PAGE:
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Nell Carter, 54; Tony-Winning Singer, Star of 'Gimme a Break'

January 24, 2003|Mike Boehm | Times Staff Writer

Nell Carter, who became a Broadway star in 1978 with her sassy, Tony Award-winning turn in the Fats Waller musical revue "Ain't Misbehavin,' " then extended her fame during the 1980s playing Nell Harper, the black housekeeper who was a surrogate mom to a white police chief's brood on the NBC sitcom "Gimme a Break," has died. She was 54.

The singer-actress' 13-year-old son, Joshua, found her dead Thursday morning in their home in Beverly Hills, according to Carter's manager, Susan Joseph. The cause of death was uncertain.

Carter spent the last day of her life rehearsing to play Mama in a Long Beach revival of "Raisin," the 1973 musical adaptation of Lorraine Hansberry's 1959 drama "A Raisin in the Sun."

Her character maintains her dignity, resilience and capacity for compassion in the face of hardship and disaster. Carter told a Times reporter who observed rehearsals on Wednesday that she was patterning her performance after the most important and beloved woman in her own life, Edna Lee, the maternal grandmother who raised her.

The actress had to call on reserves of resilience in her own battles with illness, drug addiction and the excess weight she carried on a 4-foot, 11-inch frame. She hoped the role of Mama would return her to Broadway and launch a new career phase as a dramatic leading actress.

Carter grew up in Birmingham, Ala., the fifth of nine children. As a young girl, she began performing in youth singing groups.

But her early years were also filled with trauma: the electrocution of her father, who accidentally stepped on a live power line in a field next to their home when she was a toddler; and her rape at gunpoint when she was 15.

When she was 19, she moved to New York City, singing in coffeehouses. She made her Broadway debut at 22 in "Soon," a flop that also featured then-unknowns Richard Gere and Peter Allen.

Other early credits included small parts in the stage musical "Jesus Christ Superstar" and the film version of "Hair." After training in London as a dramatic actress, Carter was cast in "Ain't Misbehavin,' " which ran on Broadway for nearly four years.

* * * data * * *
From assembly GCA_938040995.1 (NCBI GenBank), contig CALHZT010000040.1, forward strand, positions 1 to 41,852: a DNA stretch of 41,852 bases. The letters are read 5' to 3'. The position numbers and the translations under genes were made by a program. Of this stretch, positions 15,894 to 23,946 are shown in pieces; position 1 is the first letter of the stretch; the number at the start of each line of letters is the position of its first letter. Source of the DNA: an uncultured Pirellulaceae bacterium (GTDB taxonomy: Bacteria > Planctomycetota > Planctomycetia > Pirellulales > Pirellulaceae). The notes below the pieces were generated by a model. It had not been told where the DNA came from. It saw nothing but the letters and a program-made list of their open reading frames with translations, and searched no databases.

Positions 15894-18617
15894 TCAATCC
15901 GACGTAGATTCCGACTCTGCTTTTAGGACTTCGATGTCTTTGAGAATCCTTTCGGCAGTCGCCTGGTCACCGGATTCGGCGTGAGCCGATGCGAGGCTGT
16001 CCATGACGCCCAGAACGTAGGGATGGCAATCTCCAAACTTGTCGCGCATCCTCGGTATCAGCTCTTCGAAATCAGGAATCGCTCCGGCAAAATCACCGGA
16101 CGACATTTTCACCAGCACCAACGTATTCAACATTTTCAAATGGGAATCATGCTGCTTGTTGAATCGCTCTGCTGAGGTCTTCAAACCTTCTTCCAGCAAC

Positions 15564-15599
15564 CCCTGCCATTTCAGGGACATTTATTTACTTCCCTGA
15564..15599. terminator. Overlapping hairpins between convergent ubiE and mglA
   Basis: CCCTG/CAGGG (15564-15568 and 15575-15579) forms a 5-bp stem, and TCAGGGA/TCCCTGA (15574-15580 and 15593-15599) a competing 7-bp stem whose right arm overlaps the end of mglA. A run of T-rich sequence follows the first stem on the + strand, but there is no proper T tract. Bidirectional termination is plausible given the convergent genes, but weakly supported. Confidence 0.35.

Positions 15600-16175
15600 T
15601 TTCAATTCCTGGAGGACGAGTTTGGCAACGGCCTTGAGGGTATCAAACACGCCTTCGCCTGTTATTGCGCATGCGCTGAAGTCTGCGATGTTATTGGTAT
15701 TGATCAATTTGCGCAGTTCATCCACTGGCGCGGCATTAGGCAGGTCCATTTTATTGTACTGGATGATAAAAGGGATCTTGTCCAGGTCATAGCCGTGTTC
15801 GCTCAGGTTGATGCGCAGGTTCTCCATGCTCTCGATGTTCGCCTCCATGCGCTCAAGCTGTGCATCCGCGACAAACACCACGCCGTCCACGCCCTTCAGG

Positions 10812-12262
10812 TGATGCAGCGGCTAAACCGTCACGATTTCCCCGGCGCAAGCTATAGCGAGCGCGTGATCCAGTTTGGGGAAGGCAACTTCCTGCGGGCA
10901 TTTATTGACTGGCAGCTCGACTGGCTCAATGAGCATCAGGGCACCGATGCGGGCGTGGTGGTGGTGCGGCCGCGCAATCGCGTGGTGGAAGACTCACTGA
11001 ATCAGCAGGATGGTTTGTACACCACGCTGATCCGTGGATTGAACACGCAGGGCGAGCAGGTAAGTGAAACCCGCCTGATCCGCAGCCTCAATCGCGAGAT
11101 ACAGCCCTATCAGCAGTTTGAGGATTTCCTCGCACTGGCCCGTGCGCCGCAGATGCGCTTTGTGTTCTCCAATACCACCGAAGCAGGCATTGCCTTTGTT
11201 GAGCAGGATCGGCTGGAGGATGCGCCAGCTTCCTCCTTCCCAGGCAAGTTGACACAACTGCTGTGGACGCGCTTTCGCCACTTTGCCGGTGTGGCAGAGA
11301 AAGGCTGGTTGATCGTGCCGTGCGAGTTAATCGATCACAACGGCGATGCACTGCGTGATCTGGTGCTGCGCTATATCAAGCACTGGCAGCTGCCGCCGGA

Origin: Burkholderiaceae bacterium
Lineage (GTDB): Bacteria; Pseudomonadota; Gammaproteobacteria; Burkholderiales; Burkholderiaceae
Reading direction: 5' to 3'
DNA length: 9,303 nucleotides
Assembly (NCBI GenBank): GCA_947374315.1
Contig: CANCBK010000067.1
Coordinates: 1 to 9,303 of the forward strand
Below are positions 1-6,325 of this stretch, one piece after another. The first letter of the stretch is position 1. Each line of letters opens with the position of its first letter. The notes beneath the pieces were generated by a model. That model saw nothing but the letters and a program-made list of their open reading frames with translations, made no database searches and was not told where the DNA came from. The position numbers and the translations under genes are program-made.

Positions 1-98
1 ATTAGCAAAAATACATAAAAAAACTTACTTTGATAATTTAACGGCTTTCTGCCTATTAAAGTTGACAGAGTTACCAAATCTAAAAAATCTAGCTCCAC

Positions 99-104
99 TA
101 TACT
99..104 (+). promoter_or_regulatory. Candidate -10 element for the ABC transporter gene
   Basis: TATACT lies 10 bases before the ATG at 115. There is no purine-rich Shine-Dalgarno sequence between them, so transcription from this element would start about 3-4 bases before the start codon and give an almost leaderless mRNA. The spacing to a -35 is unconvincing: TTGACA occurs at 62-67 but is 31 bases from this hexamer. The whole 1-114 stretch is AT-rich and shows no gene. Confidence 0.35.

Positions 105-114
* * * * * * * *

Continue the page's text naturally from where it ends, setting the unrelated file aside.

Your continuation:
Reviewing the show in 1978, John S. Wilson of the New York Times hailed Carter's "strangely shrill, penetrating voice," saying it "squeezes out startling rhythmic phrases whether she is lounging ... or bumping and belting."

In 1988, when Carter and the four other original cast members, including Ken Page and Charlayne Woodard, revived "Ain't Misbehavin' " on Broadway, Frank Rich of the New York Times wrote that Carter's "voice is the unexpected instrument it always was, an alternately blaring and muted trumpet.... There is a blues lady smoldering beneath the jazz comedienne. Rather than warp the show with her star presence, Ms. Carter deepens it."

But the actress said the moment of her greatest stage triumph -- the night in 1978 when she won her Tony -- was also the night she first tried cocaine. Along with her television fame in the '80s, she recalled in a 1994 People magazine interview, came a drug addiction that was periodically interrupted by treatments instigated only when her friends intervened.

Her other troubles included two divorces, three miscarriages and her grandmother's long decline from Alzheimer's disease before dying in 1992. That same year, Carter suffered from a near-fatal brain aneurysm. She later learned she was diabetic, and once, when an insulin shot didn't kick in, she collapsed on stage while playing the villainous Miss Hannigan in a 1997 Broadway revival of "Annie."

Carter, always candid about her troubles, stayed busy in recent years with cabaret performances, occasional television guest spots and concerts in which her repertoire ranged from Waller, Gershwin and Duke Ellington to Bob Dylan and country songs.

In the 1990s, she returned to series television with the short-lived "You Take the Kids" and "Hangin' With Mr. Cooper."

Film parts included voicing a character in the animated feature "Bebe's Kids" (1992), and a part in "The Grass Harp" (1995). She took guest spots in "Ally McBeal" and "Reba."

She also was raising sons Joshua and Daniel, adopted as infants in 1989 and 1990.

"She wanted to show people her many sides, and show that her capability went far beyond being a comic," said Joseph, Carter's manager. "She had lost 170 pounds over the last year and was raring to go. This was the year we were going to show her in a different light."

When she arrived Wednesday at International City Theatre's Center Theater to rehearse "Raisin," Carter told co-directors Shashin Desai and caryn desai that she felt as if she were getting the flu. But never mind, Carter said -- she would be there for every rehearsal, every performance, no matter what.

After resting for a moment backstage, she sat down at a table on the stage for an interview in which she was by turns feisty, wry, pointedly critical of certain past shows and showbiz peers and deeply emotional.

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